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CA implements Web Portal to assist Individual & Small business to identify insurance options

Fact Sheet on Establishing the Web Portal

 

The Affordable Care Act establishes an internet portal to help individuals and small businesses identify insurance options in their state.

 

The web portal will help consumers navigate their options in the individual and

small business private market and help them determine if they may be eligible

for a variety of existing public programs, including existing state high risk

pools, new high risk pools, Medicaid, Medicare and the Children’s Health

Insurance Program (CHIP). The new web portal will provide information on: the small business tax credits available for 2010 and beyond; and the Early Retiree Reinsurance Program including instructions on how businesses that provide coverage to non-Medicare retirees age 55 and older can enroll to receive reinsurance payments to stabilize coverage for this at-risk population.

 

 

Small Business Tax Credit and Related Tax Information
Eligibility Rules
  • Providing health care coverage. A qualifying employer must cover at least 50 percent of the cost of health care coverage for some of its workers based on the single rate.
  • Firm size. A qualifying employer must have less than the equivalent of 25 full-time workers (for example, an employer with fewer than 50 half-time workers may be eligible).
  • Average annual wage. A qualifying employer must pay average annual wages below $50,000.
  • Both taxable (for profit) and tax-exempt firms qualify.

Amount of Credit

  • Maximum Amount. The credit is worth up to 35 percent of a small business’ premium costs in 2010. On Jan. 1, 2014, this rate increases to 50 percent (35 percent for tax-exempt employers).
  • Phase-out. The credit phases out gradually for firms with average wages between $25,000 and $50,000 and for firms with the equivalent of between 10 and 25 full-time workers.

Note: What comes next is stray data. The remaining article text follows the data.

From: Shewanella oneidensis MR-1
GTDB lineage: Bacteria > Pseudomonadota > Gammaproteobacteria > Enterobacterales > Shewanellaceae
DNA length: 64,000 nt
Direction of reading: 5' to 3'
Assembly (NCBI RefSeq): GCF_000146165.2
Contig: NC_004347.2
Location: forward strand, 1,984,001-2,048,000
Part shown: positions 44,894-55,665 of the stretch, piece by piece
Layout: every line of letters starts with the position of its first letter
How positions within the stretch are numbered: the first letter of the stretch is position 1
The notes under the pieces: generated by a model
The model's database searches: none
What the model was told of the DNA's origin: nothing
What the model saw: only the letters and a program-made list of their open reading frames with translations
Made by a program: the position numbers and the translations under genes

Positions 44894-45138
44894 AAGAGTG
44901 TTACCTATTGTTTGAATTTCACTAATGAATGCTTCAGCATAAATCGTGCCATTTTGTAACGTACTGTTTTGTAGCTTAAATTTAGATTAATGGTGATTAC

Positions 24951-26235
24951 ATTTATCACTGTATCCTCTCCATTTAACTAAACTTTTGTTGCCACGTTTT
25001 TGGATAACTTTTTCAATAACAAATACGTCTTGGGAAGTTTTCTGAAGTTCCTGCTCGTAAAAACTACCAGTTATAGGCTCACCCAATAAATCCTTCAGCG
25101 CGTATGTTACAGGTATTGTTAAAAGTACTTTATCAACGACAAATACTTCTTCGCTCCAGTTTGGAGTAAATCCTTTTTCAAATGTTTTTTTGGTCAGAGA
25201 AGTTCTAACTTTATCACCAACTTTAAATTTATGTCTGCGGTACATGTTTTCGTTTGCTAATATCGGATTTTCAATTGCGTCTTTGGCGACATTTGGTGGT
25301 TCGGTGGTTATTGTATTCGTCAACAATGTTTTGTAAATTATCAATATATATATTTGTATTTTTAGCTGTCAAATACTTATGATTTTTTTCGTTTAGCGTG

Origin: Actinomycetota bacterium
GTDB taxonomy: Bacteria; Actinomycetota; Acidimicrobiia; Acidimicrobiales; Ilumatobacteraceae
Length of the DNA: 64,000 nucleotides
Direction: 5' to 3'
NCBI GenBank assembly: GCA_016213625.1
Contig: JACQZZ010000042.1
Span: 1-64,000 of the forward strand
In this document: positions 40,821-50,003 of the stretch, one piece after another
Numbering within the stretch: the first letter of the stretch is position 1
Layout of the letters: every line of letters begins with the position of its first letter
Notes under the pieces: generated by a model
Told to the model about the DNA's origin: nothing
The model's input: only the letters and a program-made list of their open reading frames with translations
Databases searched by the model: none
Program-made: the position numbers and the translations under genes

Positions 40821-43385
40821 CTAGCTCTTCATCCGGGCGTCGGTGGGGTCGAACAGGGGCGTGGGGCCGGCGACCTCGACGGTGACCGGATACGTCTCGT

Related taxes and tax credits:

 

Group Health Plans and Health Insurance Issuers Relating to Dependent Coverage of Children to Age 26; Interim Final Rule and Proposed Rule

2.37 million young adults might be affected by this provision, or approximately 8% of the 29.5 million young adults in the age group. Approximately 1.83 million are currently uninsured, and 0.55 million are currently covered by their own nongroup coverage. Mid-range estimate: 1.24 million will enroll in 2011, at a cost of $3380 a year.

Federal Register: http://edocket.access.gpo.gov/2010/pdf/2010-11391.pdf

 

 

The First Reforms that Will Take Effect

from Families USA: http://www.familiesusa.org/health-reform-central/implementing-the-new-law/implementation-advocates-to.html

Temporary Coverage for Uninsured People with Pre-Existing Conditions
(Section 1101 of the Patient Protection and Affordable Care Act)

Grants for Consumer Assistance Offices or Health Insurance Ombudsman Programs
(Section 1002 of the Patient Protection and Affordable Care Act; Creates Part C, Section 2793 of the Public Health Services Act)

Grants for Rate Review
(Section 1003, as amended by section 10101, of the Patient Protection and Affordable Care Act; Creates Section 2794 of the Public Health Services Act)

Small Business Tax Credit
(Section 1421, as amended by section 10105, of the Patient Protection and Affordable Care Act; Creates Section 45R(d)(3) of the IRS Code of 1986)

Medicaid and CHIP Maintenance of Effort (MOE) Requirements
(Section 2001(b) of the Patient Protection and Affordable Care Act; Amends Section 1902 of the Social Security Act)

Option to Expand Medicaid Before 2014
(Section 2001(a)(4), as amended by Section 10201(b), of the Patient Protection and Affordable Care Act; Amends Section 1902 of the Social Security Act)

Changes to Community Benefit Requirements for Nonprofit Hospitals
(Section 9007, as amended by Section 10903 of the Patient Protection and Affordable Care Act; Amends Section 501(r)(5) of the Internal Revenue Code of 1986)

 

Other Reforms That Go into Effect Later This Year:

http://www.familiesusa.org/health-reform-central/implementing-the-new-law/implementation-to-do-other.html

Rescissions (Section 1001 of the Patient Protection and Affordable Care Act, Section 2301 of the Health Care and Education Reconciliation Act of 2010; Creates Section 2712 of the Public Health Services Act): The federal health reform law protects against unfair rescissions of health plans, which typically occur only after an enrollee submits expensive claims for care. The law states that rescissions may occur only in cases of fraud or intentional misrepresentation and that insurers must provide advance notice to policyholders if they intend to rescind their plans.

 

Internal and External Appeal Rights (Section 1001, as amended by section 10101, of the Patient Protection and Affordable Care Act; Creates Section 2719 of the Public Health Services Act)

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